It comes with a 3.0GHz AMD Quad Core processor, 8GB of DDR4 RAM, a 1TB SSD hard drive, and a DVD reader (rare these days) all for less than $400 att the time of this writing. It also has 2 USB 3.0 ports and a USB Type-C port so you know it will work with all of your accessories.

Even with all of these features, the Ideapad weighs a mere 4.85lbs and is only 0.9 inches thick, so your backpack won’t be weighed down by this laptop.

2. Acer Aspire

The Acer Aspire could be one of your best investments as a writer since it has everything you need to spend hours writing. It has a long battery life (12 hours), a backlit keyboard, and plenty of RAM and storage.

The Acer Aspire packs a 15.6 inch full-HD screen, an Intel i5 processor and 6GB of RAM. Also, the Acer includes 2GB of dedicated graphics RAM so if you are planning to do a lot of image editing, this is a great buy.

The laptop comes preinstalled with the Windows 10 operating system, but that can be customized. It also included a backlit keyboard which is great for writers who love late nights.

3. MacBook Air

The MacBook Air is the most portable laptop on this list. While it is one of the more expensive laptops, it weighs only 2.95 lbs, making it the lightest laptop on this list and a great choice for writers on-the-go. It has everything a writer needs and the Mac OS makes it extremely simple to use.

The MacBook Air features a 13.3-inch display, 8GB RAM, a 128GB SSD, and up to 12 hours of battery life. The MacBook Air doesn’t have a retina display so as to limit the amount of extra weight added from a bigger battery and graphics processor.

We recommend the MacBook Air if you want a lightweight laptop that features the Mac operating system. The asking price of ~$900 may be off-putting, but if you love the Apple ecosystem, this is the laptop for you.

4. HP Notebook ay011nr

The best laptop for writers by far is the HP Notebook ay011nr and it packs a load of features. It’s really hard to match the bang for your buck with this laptop.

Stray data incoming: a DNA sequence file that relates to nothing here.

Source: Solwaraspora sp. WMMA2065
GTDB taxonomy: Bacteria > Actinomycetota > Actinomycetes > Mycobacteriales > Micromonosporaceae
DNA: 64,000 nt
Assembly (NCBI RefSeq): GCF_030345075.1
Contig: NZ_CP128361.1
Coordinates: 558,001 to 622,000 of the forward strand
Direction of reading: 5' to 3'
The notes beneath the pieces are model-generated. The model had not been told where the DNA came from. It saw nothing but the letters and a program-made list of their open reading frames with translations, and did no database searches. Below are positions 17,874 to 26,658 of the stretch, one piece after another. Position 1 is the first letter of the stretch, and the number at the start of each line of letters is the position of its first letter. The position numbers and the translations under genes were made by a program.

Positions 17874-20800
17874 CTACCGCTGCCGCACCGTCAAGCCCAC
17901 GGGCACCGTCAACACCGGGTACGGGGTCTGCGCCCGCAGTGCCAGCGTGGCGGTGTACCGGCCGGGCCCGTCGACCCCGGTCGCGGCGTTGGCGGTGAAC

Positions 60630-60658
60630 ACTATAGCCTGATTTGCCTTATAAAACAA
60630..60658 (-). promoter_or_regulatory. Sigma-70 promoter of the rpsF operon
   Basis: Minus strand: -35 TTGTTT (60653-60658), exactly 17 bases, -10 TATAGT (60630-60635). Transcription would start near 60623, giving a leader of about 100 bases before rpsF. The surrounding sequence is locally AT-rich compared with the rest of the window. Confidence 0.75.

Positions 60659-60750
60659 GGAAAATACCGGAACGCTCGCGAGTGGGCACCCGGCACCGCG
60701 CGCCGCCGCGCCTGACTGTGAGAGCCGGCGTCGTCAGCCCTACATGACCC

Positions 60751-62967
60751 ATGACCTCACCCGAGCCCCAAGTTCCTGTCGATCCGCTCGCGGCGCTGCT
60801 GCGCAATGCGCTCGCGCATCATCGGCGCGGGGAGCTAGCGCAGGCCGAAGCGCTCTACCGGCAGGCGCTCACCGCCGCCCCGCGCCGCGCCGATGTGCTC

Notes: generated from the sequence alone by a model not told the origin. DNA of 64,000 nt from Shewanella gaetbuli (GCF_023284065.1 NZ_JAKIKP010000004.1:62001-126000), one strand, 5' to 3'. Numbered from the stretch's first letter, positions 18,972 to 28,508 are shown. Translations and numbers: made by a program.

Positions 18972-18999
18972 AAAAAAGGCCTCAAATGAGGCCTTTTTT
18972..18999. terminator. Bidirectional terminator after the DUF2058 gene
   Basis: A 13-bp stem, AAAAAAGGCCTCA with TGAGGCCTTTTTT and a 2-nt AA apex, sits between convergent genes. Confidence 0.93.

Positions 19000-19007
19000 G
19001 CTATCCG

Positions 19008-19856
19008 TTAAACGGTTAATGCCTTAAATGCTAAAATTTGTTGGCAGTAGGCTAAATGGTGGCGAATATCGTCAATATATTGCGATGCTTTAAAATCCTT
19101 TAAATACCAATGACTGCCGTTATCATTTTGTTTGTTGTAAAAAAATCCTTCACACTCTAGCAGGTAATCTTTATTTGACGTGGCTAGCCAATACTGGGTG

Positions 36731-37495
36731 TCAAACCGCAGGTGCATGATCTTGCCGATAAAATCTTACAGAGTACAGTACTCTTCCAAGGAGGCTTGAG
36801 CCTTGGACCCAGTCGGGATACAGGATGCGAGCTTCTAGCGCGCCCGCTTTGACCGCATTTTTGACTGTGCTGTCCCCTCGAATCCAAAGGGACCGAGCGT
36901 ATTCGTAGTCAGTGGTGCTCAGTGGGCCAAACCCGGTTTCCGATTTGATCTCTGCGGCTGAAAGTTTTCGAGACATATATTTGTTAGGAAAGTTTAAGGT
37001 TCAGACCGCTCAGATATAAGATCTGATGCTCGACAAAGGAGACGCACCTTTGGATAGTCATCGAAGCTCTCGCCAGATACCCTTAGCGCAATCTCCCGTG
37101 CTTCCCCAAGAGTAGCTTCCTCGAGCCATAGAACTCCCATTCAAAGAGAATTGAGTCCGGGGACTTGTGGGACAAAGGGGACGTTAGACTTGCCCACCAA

This gem features a 15.6 inch full-HD screen, an Intel i5 processor, 8GB of RAM, and a 1TB hard drive. It even has a backlit keyboard to boot. For an additional $30, you can get an SSD hard drive which will make it less prone to heating issues and will eliminate your worries about losing data from a hard drive crash.

The laptop comes preinstalled with the Windows 10 operating system, but that can be customized. The only downside to this laptop is the weight which comes in at a little under 5 lbs.

Very rarely can you get a laptop with such great features for such a great price. We highly recommend you snatch this laptop up before it’s gone since it is the best laptop for writers!

5. Acer Chromebook

The lowest priced laptop on our list, the Acer Chromebook certainly offers many of the tools writers are looking for out-of-the-box.

While it may not pack the same power as the other laptops on this list, the Chromebook doesn’t need to. It has a 14-inch screen, which is plenty for writing,  4GB of RAM, and a 1.6 GHz processor. It only has 32GB of storage, but that’s because everything it does is stored in the cloud so you never have to worry about losing files!

All Chromebooks run on Google’s proprietary Google OS which functions very much like the Google Chrome browser.

For the price of less than $250, it’s hard to beat the Google Chromebook, especially when it has all the features writers are looking for.

6. Lenovo ThinkPad T470S

One of the higher-priced laptops on this list, the Lenovo ThinkPad T470S book offers plenty of perks to make up for the price tag.

This laptop features a 14-inch touchscreen, an Intel i5 processor, 8GB of DDR4 RAM, and a 256GB solid-state hard drive. It even has a backlit keyboard and it is very lightweight at only 2.9lbs and 0.8″. The battery will also last for your entire writing day since it boasts a 12.5-hour battery.